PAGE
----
ExploreNorth, your resource center for exploring the circumpolar North

Return to the Home Page The ExploreNorth Blog About ExploreNorth Contact ExploreNorth

Search ExploreNorth

The Whitehorse Star

Whitehorse, Yukon,     Friday, September 3, 1943

United States and Canadian Officials Participate in Colorful Ceremony
as Peace River Bridge is Formally Opened

    Exactly 150 years ago (1793) the great explorer, Alexander Mackenzie, discovered the Peace river when he made his famous trip across Canada. On Monday [August 30th] another historic event was recorded when one of the finest and largest steel bridges on the North American continent, which spans the Peace River 37 miles north of Dawson Creek and forms part of the great Alaska Highway system, was formally opened with an impressive ceremony attended by high ranking military and government officials of the U. S. A. and Canada. At exactly 10 a. m. on that day Senator James G. Scrugham of Nevada and Hon. Herbert Anscomb, Minister of Public Works, Province of British Columbia, cut the red, white and blue ribbon. The 2,275 foot bridge, constructed at a cost of $1,750,000, was covered with bunting for the occasion. A large concourse of soldiers and civilians were in attendance at this memorable event.

    The distinguished visitors from the United States of America were Major General Philip D. Fleming, of Washington, D. C., who designed the bridge and is Administrator of the Federal Works Agency, Mr. Thomas M. MacDonald, P.R.A. Administrator of Washington, D. C.; Senator James C. Scrugham of Nevada, chairman of the sub-committee of the U. S. Senate Committee on post roads and post offices; Senator C. Douglas Buck of Delaware and Senator William Langer of North Dakota, both committee members. Accompanying them were Mr. J. S. Bright, Chief of Public Roads Administration for the Northwest district with headquarters at Edmonton and Mr. Frank Andrews, Superintendent for the P. R. A. at Whitehorse, Lt-Col. J. L. Friedlich and Major Harlow. Local celebrities attending the function were General James A. O'Connor, Col. K. B. Bush, Chief of Staff, Northwest Service Command, Lt. Richard L. Neuberger, aide to General O'Connor and Capt. Bishop, Public Relations Officer, N. W. S. C. The Hon. Herbert Anscomb represented the government of British Columbia and Hon. W. . Fallow that of Alberta.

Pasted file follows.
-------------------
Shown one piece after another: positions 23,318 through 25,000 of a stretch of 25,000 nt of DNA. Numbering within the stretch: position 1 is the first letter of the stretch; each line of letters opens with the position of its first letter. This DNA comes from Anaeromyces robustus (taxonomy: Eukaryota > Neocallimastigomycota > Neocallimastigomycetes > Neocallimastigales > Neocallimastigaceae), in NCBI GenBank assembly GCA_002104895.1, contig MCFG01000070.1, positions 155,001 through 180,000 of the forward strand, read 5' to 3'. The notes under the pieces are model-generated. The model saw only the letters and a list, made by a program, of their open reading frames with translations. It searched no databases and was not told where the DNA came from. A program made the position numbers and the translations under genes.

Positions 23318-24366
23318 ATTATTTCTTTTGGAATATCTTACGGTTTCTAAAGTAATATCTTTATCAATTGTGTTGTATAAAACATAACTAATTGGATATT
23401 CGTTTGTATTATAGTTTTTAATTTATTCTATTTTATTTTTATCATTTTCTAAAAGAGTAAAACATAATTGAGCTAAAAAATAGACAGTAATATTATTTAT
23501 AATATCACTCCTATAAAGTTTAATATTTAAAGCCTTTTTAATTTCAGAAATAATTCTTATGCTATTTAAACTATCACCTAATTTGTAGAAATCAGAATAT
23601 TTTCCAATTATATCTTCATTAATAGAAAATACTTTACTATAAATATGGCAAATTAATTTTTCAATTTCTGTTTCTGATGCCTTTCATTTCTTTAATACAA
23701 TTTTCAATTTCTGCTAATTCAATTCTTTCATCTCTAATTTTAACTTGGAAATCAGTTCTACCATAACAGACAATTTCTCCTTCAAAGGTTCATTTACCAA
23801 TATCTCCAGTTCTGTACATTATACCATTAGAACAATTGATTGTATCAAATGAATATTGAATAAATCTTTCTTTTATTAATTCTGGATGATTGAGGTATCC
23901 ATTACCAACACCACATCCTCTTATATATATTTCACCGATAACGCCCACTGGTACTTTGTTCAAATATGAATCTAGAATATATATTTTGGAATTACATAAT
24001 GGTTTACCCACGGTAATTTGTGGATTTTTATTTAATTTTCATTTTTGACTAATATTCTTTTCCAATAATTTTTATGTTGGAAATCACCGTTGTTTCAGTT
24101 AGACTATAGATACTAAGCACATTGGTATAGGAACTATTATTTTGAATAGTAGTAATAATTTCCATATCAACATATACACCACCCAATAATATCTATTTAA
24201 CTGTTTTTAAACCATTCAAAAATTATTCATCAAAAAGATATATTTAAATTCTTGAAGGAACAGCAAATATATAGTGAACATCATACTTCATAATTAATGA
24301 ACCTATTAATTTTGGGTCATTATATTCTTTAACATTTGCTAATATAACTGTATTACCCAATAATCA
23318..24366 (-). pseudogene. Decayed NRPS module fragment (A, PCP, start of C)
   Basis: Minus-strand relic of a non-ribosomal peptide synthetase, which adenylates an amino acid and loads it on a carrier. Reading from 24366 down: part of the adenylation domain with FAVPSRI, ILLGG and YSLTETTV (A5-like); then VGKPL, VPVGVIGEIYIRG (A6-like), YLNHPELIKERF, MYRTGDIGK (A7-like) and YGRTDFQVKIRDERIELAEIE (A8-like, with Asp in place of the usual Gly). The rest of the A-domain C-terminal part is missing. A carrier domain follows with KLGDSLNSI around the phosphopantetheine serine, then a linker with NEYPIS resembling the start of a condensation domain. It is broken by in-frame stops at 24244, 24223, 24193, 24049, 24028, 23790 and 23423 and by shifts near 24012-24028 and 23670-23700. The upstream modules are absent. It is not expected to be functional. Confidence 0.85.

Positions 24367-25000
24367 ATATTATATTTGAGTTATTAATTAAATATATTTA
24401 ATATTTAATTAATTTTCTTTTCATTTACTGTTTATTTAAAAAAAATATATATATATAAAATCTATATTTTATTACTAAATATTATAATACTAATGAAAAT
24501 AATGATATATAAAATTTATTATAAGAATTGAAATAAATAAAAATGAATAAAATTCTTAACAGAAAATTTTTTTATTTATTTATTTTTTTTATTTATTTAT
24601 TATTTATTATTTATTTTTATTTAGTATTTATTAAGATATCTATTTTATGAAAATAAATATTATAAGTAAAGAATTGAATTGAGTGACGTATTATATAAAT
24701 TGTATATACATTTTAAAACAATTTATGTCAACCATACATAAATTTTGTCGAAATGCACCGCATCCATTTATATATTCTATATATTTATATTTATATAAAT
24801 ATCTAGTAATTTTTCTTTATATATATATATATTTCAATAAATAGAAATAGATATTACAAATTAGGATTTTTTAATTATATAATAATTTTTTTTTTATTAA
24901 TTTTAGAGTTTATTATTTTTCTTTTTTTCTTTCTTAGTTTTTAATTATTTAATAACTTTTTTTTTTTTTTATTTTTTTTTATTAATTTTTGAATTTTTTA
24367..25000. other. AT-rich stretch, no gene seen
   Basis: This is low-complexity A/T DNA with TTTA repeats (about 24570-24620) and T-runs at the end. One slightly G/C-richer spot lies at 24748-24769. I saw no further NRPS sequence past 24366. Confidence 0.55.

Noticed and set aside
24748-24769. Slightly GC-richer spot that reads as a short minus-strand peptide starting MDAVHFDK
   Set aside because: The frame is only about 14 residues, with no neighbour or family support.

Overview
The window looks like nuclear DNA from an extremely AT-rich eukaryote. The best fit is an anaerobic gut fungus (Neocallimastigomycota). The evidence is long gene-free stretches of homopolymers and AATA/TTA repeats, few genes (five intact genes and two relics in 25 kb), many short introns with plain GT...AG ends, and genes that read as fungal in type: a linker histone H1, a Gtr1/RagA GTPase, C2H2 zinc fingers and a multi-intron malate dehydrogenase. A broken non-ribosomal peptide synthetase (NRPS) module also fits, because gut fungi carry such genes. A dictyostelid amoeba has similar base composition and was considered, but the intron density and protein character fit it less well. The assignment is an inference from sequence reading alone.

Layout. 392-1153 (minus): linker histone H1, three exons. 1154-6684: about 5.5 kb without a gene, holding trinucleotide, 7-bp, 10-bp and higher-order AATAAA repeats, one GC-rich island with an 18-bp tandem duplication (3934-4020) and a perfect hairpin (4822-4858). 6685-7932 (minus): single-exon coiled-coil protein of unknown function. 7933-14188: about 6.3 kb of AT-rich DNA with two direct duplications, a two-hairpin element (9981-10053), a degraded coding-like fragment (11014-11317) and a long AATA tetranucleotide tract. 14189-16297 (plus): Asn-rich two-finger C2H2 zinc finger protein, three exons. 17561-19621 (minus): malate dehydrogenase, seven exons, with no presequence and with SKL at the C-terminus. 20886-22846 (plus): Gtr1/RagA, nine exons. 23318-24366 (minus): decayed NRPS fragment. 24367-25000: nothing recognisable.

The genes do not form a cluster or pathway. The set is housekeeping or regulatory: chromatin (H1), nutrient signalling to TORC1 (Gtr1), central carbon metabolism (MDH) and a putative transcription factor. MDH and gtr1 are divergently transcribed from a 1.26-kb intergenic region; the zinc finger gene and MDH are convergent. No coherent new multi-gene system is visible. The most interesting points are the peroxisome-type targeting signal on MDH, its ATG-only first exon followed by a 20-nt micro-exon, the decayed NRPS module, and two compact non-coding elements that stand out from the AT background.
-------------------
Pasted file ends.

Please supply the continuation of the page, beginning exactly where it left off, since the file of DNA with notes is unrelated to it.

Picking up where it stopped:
Senator Scrugham dedicated the bridge "to a lasting peace" and said he was sure that this opening ceremony was symbolic of a closer co-operation and friendship between the United States of America and Canada in the future.

                            Major-General Fleming

    Major-General Fleming in his address termed the bridge "an important link in the armor of the North American continent. Over it will pass men and material to help make us secure from attack and more quickly bring peace to this war-weary world. Perhaps we may also think of it as one of the keys that will unlock the yet untold wealth of Alaska, that fruitful land which, until yesterday, seemed to many of us, both in Canada and the United States, so remote and inaccessible. New waves of pioneers to settle in Alaska and exploit its wealth will count this structure an important milestone along the way." General Fleming paid tribute to the splendid co-operation between the Dufferin Co. of Toronto who built the sub-structure and the John A. Roebling & Sons Co. of Scranton, New Jersey, who built the superstructure. "I think I can say," continued General Fleming, "that the gratitude of our two nations goes out today to the workers who labored here. Their comrades on the battle fronts of the world have not toiled more heroically or, at times, under greater hazard, to bring victory to our arms."